Pairs of regions of interest or whole brain tractography?

Dear MRtrix experts,

I have a fiber tracking project in which I am using tckgen to estimate the connectivity between pairs of regions of interest (ROIs). The general workflow is like this: First, I use another software (FreeSurfer) to generate a whole bunch of binary masks that indicate each ROI. Then I run a double for-loop to loop through all the ROIs and all the ROIs again. This way I can use every ROI as a " -seed_image " and " -include " every other ROI in turn to attempt fiber tracking between every pair of ROIs, like so:

tckgen FiberOrientationDist.nii.gz ${ROIname1}_${ROIname2}.tck -seed_image $ROImask1 -include $ROImask2 -seeds 10000

I then use tckstats to tally the number successful attempts into a text file. Of course, this method is a little wasteful, because it calculates both ROI-1 to ROI-2 and ROI-2 to ROI-1 (which should be statistically the same), and it also calculates ROI-1 to ROI-1, etc. But never mind that for now.

Using this approach I can get an estimate of how well-connected any pair of ROIs are among my anatomically-defined collection of ROIs. My question for you is: is this a valid approach? The only alternative I can think of would be to do a whole-brain tractography (without the use of masks) and then afterword, using the same double for-loop approach to examine each pair of ROIs, load up the .tck file and somehow (I don’t know what the command would be) eliminate any streams that do not pass through both ROIs, based on the two ROI masks, and finally use tckstats to put the resulting stream counts into a text file.

Both of these approaches would be similar: the one I am using creates a .tck file, and ultimately a text file, for each ROI-pair; the possible alternative would create only one .tck file and then count specific streams (somehow) and similarly produce a text file for each ROI-pairs (based on the streams that pass through both region masks). There might be a theoretical justification for one over the other, I don’t know – or even a better way of achieving a similar thing. Do you have any advice on this?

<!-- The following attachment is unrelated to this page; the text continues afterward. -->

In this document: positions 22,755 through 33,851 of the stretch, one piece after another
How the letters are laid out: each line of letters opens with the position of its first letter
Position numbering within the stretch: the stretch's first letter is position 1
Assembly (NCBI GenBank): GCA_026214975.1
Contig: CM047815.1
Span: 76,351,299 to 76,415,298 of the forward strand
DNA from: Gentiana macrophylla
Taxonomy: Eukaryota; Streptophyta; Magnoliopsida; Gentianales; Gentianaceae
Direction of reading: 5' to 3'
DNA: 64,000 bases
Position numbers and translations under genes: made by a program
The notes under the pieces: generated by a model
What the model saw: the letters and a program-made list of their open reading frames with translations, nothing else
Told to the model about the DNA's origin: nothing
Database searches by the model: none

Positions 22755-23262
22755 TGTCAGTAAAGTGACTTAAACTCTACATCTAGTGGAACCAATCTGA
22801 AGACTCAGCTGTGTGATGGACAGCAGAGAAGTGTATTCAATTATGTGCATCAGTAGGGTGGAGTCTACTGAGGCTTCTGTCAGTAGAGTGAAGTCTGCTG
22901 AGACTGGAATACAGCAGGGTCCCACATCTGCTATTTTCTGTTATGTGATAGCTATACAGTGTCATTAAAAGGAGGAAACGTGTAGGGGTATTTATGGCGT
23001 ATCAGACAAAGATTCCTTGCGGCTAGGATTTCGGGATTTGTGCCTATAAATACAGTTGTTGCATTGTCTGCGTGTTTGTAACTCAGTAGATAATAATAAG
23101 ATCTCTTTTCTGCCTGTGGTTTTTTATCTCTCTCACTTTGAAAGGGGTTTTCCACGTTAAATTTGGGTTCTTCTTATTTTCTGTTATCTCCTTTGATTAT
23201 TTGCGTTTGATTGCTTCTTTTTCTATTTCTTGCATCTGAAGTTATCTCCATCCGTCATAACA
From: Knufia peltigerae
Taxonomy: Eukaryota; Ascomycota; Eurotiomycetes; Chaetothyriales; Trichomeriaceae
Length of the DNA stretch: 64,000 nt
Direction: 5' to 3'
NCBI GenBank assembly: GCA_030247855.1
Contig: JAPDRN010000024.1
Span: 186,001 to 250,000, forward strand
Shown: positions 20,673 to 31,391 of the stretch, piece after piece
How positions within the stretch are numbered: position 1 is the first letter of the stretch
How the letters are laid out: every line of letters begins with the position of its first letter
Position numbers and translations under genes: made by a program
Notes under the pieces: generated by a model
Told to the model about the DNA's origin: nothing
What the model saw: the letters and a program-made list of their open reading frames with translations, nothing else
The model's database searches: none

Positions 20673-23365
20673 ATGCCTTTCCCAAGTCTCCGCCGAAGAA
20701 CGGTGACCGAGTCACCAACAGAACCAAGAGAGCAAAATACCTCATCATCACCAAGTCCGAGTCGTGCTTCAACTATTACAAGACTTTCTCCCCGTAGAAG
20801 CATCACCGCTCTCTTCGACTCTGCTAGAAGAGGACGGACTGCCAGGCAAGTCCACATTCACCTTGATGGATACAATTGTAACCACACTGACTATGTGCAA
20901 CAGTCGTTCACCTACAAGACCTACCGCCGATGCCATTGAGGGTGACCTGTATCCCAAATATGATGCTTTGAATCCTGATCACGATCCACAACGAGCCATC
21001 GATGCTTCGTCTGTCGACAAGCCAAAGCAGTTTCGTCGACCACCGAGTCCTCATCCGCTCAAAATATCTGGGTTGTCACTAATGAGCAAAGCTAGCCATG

Hey @jdtournier: Have you started working your way through that manuscript yet? :upside_down_face:


So there’s a few different components here

  1. Doing a tckgen -seed_image $ROI1 -include $ROI2 is indeed very wasteful. For every run using the same -seed_image, the streamlines actually generated are going to be comparable; it’s only the selection of whether or not the streamline gets written to the output file, based on -include, that varies. But streamlines generated using -seed_image $ROI1 -include $ROI2 that instead intersect $ROI3 are being discarded, despite the fact that you’d actually be interested in such streamlines if they’d just arisen from one of the other tckgen calls. Far more efficient would be to run tckgen -seed_image $ROI1 once, then run tckedit -include $ROIx once for each of the other regions.

  2. Even that approach is still clumsy, as it requires a lot of command invocations to produce not much final outcome data. It would be far more elegant to produce a single set of streamlines, reconstructing all possible pathways in the brain, and then from that select, for every possible pair of nodes, those streamlines that intersect specifically those two regions.

  3. Even that’s still not ideal, because (at least in its current state) tckedit relies on selecting streamlines that have vertices contained within a ROI. FreeSurfer ROIs are defined entirely within the GM, whereas streamlines are principally present in the WM, and so relying on explicit overlap between the two is potentially error-prone.
    Command tck2connectome provides a fractionally better streamline-to-parcel assignment mechanism, and will operate on a whole-brain tractogram as per point 2.

  4. What you have with the original experiment is estimates of “fraction of all streamlines from ROI 1 that connect to ROI 2”, sometimes referred to as “probability of connectivity”. What we have focused on instead is estimating density of connections. I would suggest reading the SIFT and SIFT2 manuscripts, since those are the relevant methods provided in MRtrix3.

Rob

Erm… It’s next on my to-do list! :grimacing: